Saturday, June 05, 2010

Hello, A Ghost Story, and Another Top Tip

It's a quiet Saturday night here in the Last House and everyone else is in bed. Whusband built a fire in the remains of the pressed aluminum "fire pit" which has now lost all three of its shaky legs and its lid. The children spent a gratifyingly low-tech evening watching the sparks fly upward, telling ghost stories, making s'mores, and running after fire flies.

The Understudy told a chilling tale about a the daughter of a wealthy family who went with her mother to an expensive antique shop where the mother "paid retail" for a beautiful doll. The doll's hand was posed with two fingers raised. The daughter of the house decided right away that she did not like the doll and put it in the basement. That very night, however, the girl heard someone moving slowly around downstairs, then coming up the stairs, and then in her own room. It was the doll! And it was mad! It jumped on the girl and killed her! The next day, the doll was holding up three fingers. The mother immediately took the doll back to the antique store and asked for a refund.

I confess that my campfire experience was shortened by my desire to get back to the movie about Temple Grandin that I had recorded on the DVR. Temple G. the autistic cattle expert who has become so famous. I heard her interviewed on Fresh Air when this movie came out (on HBO) and was really fascinated to hear her talk about her life and her work. If you can find that interview as a Podcast it would be worth your while to listen.

The movie was genuinely compelling and a very nice piece of work. (What drove me to the computer just now was my feeling of gratitude and admiration for the creative people who brought it off and got it into my living room.) Claire Danes, as Temple Grandin, was brilliant. So, that's my top tip. I see from the movie's web site that it's out on DVD now. Have I ever steered you wrong?

Bon weekend tout le monde.

9 comments:

R. Sherman said...

I once had the dubious duty to cross examine Dr. Grandin in a lawsuit I was defending wherein she was one of the plaintiff's experts. (I do a lot of animal/stock liability cases all over Missouri. Go figure.)

Anyway, she is a very interesting person and very smart. I'd seen a story about her on 60 Minutes some years back, and was most impressed by her success, despite/because of her situation.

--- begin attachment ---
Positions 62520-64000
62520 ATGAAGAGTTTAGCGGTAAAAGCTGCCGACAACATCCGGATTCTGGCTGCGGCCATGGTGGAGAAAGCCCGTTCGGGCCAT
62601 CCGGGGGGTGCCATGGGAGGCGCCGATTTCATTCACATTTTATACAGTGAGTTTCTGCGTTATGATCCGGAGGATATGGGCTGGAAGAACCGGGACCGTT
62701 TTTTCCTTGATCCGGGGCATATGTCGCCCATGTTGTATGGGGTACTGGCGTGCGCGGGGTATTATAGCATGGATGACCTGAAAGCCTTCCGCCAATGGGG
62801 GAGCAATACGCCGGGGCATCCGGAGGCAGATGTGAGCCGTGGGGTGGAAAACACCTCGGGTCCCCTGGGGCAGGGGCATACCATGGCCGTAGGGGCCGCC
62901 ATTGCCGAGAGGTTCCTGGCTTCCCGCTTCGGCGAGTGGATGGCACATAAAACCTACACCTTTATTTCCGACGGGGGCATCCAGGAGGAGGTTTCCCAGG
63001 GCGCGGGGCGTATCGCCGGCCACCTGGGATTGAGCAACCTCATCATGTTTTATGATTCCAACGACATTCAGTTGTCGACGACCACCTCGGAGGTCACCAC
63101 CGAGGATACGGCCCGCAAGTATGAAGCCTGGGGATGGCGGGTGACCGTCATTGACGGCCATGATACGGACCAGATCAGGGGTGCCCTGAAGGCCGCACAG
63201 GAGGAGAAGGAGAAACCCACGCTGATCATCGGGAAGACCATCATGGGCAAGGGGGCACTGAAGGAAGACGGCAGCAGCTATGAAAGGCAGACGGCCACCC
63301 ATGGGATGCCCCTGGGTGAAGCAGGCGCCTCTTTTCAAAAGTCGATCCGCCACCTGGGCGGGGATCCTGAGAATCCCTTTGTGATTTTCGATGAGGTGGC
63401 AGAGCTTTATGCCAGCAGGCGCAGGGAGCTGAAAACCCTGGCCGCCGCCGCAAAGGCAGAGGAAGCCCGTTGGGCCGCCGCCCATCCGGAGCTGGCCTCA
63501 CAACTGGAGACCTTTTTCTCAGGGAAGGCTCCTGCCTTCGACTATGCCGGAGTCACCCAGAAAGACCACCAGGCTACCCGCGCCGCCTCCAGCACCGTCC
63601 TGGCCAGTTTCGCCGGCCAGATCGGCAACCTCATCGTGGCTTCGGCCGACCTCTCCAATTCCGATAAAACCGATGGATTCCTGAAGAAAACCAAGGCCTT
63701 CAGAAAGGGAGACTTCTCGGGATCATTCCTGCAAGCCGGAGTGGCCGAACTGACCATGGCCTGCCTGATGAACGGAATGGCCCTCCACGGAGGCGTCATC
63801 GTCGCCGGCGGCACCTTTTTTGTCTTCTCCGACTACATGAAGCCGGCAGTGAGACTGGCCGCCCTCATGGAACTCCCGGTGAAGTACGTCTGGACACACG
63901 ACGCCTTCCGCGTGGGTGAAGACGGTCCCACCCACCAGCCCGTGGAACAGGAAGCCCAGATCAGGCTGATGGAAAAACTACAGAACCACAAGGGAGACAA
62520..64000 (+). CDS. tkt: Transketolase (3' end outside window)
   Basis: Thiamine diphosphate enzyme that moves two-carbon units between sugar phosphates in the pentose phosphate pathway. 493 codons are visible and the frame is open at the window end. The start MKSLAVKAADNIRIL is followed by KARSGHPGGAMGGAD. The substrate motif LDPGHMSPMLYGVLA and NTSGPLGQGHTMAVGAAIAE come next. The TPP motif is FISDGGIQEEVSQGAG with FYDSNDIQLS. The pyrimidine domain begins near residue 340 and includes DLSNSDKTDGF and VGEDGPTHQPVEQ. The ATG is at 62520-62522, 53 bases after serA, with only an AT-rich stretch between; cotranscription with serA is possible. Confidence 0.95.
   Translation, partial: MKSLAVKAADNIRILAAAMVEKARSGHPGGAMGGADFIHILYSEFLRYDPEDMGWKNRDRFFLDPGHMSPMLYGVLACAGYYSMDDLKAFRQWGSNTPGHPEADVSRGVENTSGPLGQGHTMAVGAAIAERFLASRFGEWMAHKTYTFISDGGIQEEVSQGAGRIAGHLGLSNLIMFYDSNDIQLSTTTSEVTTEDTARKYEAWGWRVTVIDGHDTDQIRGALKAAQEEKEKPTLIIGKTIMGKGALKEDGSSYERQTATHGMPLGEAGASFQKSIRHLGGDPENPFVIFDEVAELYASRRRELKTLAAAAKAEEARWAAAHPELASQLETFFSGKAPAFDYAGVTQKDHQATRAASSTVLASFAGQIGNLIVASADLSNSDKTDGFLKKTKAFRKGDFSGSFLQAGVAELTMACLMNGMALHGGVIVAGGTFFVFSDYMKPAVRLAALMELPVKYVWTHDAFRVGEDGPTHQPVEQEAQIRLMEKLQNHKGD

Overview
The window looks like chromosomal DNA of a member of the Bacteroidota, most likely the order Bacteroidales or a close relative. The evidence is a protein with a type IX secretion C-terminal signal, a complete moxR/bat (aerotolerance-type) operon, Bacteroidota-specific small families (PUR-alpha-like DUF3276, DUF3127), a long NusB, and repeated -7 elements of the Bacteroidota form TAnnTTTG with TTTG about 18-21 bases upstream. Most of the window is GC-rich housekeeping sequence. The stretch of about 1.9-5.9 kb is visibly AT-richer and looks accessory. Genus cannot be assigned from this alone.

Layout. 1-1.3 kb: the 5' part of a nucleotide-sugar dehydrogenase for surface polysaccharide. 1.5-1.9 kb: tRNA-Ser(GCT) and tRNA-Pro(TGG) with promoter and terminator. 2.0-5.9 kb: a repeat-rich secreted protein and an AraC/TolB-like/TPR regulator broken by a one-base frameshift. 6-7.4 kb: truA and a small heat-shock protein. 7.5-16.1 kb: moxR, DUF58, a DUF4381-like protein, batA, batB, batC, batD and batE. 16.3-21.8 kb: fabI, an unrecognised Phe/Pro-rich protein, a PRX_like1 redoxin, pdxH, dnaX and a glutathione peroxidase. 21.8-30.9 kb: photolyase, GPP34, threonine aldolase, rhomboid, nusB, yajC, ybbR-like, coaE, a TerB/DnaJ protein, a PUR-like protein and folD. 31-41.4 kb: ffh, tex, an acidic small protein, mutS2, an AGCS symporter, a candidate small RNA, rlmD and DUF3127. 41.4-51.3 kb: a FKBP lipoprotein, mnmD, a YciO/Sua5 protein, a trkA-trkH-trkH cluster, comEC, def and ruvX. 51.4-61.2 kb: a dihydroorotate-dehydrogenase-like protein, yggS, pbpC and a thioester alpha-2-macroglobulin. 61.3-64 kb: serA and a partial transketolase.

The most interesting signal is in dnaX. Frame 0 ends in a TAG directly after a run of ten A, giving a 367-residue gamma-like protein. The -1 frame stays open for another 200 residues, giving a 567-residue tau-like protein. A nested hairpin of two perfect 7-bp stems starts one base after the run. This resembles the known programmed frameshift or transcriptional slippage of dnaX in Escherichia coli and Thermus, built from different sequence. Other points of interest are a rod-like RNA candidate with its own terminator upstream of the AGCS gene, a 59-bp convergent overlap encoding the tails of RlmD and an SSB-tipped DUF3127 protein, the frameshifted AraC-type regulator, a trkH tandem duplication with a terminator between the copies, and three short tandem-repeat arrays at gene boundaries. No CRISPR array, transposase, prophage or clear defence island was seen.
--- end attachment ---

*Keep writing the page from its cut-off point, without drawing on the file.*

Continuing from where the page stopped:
For that reason, the cross was difficult. Nonetheless, I did my job for my client (a rancher here), even though I didn't feel great about it afterword.

Cheers.

Madame DeFarge said...

Again, a brand new name for me. I shall hunt out and peruse. Hope all well.

KSV Woolfoot said...

Hey R - Where were you with this story when we did brush with greatness? I don't envy you having to x examine her - sort of like having to x a secular saint, and one who's entitled to accommodations? How'd that lawsuit work out? In my experience, the one with the fanciest expert usually wins.

R. Sherman said...

Well, for one thing, I didn't think too many of my readers knew who she was.

As for the result, we settled it when it became apparent during voir dire that the jurors, most of whom were ranchers or cattle people, thought the plaintiff was a dumbass for getting into a pen with a Brahmin bull whilst carrying the bleeding carcasses of several squirrels he'd just shot.

(BTW, not to brag, but I've never lost a cow or bull case. [Insert frantic wood-knocking here.])

Cheers.

Nan said...

I have the movie in my Netflix queue but they haven't released it yet out of the saved section.

That was one scary story. I wouldn't have been able to sleep afterwards!

Lulu LaBonne said...

I so love it that after the child was killed the mother is mainly concerned with getting her money back - I guess one doesn't expect dead children if one has paid retail

KSV Woolfoot said...

Hey R - I won't ask you what it is about freshly killed squirrels that provokes bulls. I am putting that one down in "notes to self." I didn't know you were a cattle lawyer? Done any railroad cases lately?

Nan - Yes it was scary, particularly because that murderous doll was so expensive. I mean if it had been 50 percent off...
Thanks for dropping by.

Lulu - Of course that ending was what persuaded me the story should be recorded! Nevermind about grief or a funeral or vengeance or anything. When she wrapped up her story, I made up a little impromptu dialog:

Mother (at the antique shop): Excuse me, but we bought this doll here yesterday, and last night it crepr out of the basement and killed my daughter, and so we would like out money back.

Shopkeeper: Madam, our products are not warranted against supernatural murderous intent.

Mother: Well, I think you might have told me that the doll had already killed two children and been returned twice! I mean, I paid retail!

(and so forth).

R. Sherman said...

The railroad has its own lawyers because most are self-insured (sort of). I'm just hired to do insurance/personal injury defense. As it happens, I won a lot of animal cases early in my career and voila a niche was made.

Cheers.

KSV Woolfoot said...

Hey Mme - For some reason your comment didn't appear in my in box til just now. How odd. Anyway, I'd love to hear your review of the film. I have thought about it a lot since I saw it last week.

R - I want to hear more about those animal cases. I sense of rich vein for your blog...